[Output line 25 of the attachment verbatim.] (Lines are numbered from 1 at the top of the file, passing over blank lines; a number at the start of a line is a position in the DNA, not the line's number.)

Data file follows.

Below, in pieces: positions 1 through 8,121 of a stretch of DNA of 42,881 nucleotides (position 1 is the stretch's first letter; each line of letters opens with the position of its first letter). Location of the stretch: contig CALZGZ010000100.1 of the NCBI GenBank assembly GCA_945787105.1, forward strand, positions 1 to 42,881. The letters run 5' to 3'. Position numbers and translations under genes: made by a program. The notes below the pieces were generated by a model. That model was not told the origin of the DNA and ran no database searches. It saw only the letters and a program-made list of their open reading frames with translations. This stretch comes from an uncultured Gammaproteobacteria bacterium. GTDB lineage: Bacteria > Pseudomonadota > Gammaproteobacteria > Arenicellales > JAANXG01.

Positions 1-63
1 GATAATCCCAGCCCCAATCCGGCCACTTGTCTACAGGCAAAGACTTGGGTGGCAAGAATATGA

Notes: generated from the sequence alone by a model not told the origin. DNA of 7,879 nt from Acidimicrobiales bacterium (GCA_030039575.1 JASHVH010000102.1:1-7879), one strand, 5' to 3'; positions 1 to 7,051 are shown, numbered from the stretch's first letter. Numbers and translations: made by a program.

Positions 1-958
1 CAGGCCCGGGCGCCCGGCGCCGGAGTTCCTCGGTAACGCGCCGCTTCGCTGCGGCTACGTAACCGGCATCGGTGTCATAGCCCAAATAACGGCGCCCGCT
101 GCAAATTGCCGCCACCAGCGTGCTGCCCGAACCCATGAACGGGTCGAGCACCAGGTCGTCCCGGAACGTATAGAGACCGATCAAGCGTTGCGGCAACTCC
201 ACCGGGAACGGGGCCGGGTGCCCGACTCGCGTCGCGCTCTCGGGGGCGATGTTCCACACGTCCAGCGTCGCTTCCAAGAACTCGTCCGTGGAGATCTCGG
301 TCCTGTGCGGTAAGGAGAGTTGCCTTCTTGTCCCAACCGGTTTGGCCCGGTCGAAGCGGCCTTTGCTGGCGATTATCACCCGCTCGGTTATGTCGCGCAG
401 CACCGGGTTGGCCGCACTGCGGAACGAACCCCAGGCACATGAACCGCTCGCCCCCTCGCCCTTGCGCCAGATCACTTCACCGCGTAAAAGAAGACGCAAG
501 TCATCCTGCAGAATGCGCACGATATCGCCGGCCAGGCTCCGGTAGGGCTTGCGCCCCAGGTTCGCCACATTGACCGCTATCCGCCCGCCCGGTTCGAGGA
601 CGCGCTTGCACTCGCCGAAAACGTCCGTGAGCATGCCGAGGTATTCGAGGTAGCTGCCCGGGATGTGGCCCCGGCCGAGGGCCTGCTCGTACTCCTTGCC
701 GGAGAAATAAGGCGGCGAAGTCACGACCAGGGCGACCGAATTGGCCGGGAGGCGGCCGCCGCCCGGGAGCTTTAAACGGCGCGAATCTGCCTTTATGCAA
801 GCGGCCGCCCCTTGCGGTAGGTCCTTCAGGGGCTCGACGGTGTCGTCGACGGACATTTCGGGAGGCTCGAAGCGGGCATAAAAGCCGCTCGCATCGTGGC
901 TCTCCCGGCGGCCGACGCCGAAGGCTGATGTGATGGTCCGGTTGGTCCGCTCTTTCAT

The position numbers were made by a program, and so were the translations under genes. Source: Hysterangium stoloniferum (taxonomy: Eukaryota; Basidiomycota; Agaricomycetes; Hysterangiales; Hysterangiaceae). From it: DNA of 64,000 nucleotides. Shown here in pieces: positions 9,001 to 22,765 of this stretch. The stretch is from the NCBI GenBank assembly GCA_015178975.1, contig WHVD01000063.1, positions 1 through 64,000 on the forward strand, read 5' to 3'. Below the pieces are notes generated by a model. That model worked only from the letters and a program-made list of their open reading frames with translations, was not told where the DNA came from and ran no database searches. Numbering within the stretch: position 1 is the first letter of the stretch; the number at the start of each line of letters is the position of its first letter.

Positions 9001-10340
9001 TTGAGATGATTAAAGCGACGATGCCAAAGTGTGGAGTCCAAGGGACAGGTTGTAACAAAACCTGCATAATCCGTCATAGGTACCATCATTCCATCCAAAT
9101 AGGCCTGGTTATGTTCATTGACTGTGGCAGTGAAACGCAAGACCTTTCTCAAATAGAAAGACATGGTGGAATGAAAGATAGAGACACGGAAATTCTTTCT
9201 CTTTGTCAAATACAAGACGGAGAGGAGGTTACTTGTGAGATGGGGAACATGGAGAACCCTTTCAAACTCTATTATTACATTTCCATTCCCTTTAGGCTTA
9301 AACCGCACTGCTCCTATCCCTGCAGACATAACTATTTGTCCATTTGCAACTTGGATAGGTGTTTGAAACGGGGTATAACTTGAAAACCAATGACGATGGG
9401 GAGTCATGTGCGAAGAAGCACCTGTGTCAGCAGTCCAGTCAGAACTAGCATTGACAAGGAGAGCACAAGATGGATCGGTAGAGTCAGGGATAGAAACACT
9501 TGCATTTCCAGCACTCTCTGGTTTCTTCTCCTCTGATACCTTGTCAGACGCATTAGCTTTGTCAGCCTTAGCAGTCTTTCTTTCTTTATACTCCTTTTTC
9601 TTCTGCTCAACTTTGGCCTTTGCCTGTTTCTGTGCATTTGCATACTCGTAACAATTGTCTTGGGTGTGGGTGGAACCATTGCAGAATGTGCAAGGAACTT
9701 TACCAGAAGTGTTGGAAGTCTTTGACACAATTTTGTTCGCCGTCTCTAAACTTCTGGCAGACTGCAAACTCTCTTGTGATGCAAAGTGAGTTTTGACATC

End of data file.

9701 TACCAGAAGTGTTGGAAGTCTTTGACACAATTTTGTTCGCCGTCTCTAAACTTCTGGCAGACTGCAAACTCTCTTGTGATGCAAAGTGAGTTTTGACATC